Siberia home to vegan piranhas

Russian marine scientists are preparing a search for piranhas. The normally warm water-loving fish was spotted in a most unlikely area – a reservoir in the cold Siberian region of Kemerovo.

At least two unusual specimens were caught in the Belovo reservoir by local residents. Before sending the fish straight to the grill, they took photos and sent them to biologists at the University of Kemerovo, because they had never encountered the species before and wanted to know what they had caught.

The scientists identified them as piranhas, although they are not of the flesh-ripping kind notorious in horror movies. They are, on the contrary, rather ‘peaceful’, fruit-loving piranhas. One explanation for their presence is that they were probably released into the wild by an exotic pet owner who got tired of them or couldn’t keep them.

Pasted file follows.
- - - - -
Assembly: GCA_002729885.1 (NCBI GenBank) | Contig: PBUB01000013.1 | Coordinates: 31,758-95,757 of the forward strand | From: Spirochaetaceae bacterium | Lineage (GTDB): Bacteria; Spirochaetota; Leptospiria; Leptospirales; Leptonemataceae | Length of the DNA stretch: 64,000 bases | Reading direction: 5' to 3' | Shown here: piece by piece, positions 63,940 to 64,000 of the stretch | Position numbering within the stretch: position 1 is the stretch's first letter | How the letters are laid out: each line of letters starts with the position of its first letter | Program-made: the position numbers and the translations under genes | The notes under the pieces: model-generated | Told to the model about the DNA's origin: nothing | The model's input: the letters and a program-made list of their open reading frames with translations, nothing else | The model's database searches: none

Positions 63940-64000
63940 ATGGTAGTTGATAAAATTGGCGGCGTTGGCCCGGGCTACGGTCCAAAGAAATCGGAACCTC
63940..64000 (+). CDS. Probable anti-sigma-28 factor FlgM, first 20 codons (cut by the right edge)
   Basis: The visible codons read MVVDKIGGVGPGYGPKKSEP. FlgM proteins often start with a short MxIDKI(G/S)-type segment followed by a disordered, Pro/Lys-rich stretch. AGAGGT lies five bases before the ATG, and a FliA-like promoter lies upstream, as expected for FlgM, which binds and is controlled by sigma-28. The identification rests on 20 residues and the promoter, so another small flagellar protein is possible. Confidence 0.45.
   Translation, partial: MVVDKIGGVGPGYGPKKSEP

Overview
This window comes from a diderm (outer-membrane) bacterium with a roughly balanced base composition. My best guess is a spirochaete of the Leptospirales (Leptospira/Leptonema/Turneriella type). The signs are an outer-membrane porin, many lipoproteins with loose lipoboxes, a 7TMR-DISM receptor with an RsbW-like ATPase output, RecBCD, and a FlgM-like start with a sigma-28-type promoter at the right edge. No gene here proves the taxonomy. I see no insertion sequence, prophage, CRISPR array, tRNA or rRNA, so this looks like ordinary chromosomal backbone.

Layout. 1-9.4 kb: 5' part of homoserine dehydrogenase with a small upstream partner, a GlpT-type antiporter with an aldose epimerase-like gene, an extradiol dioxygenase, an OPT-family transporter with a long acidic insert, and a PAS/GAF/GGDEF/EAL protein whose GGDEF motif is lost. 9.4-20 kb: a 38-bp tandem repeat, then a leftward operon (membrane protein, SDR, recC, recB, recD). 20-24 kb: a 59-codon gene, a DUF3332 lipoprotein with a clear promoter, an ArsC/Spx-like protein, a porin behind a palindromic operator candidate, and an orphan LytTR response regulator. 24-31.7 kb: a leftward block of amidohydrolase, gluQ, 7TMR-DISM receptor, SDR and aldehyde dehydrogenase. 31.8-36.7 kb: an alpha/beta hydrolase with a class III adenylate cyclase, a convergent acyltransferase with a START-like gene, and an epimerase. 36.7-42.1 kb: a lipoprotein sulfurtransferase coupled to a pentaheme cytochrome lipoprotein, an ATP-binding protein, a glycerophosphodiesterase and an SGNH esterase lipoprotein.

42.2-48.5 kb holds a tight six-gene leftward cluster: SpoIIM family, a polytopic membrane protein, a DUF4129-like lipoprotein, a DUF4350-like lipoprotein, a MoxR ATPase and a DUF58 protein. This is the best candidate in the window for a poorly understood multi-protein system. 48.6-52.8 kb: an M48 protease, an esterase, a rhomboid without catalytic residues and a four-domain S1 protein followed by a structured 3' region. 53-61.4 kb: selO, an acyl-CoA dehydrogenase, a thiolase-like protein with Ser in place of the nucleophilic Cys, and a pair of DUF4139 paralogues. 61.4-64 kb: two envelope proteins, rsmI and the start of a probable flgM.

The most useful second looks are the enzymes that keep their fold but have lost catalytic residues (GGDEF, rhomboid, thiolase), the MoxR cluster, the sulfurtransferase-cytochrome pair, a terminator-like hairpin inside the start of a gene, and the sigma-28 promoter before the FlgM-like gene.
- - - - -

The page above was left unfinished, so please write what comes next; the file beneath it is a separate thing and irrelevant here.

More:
The photos puzzled biologists, because winter temperatures in the region drop to an average of -20 Celsius and can plunge much lower during cold snaps. They believe the piranhas have survived so far by staying close to the local hydropower plant. The hot water coming from it keeps the temperature in the range comfortable for the fish indigenous to the warm rivers of Latin America.

An expedition to prove the theory will travel to the reservoir as soon as the scientists receive a permit for fishing piranhas with nets from local fish and game authorities, told the media governor’s deputy for natural resources Vladimir Kovelev.

According to the fishermen’s report, the two piranhas they caught weighed two and four kilos, and were “eatable, but bony.”

Earlier in 2008 a piranha was caught in Volgograd region in Russia’s south, and in June 2006 two were fished out in Novosibirsk region in Siberia. Biologists say they can only stay alive in summer and when winter comes they become lethargic and die.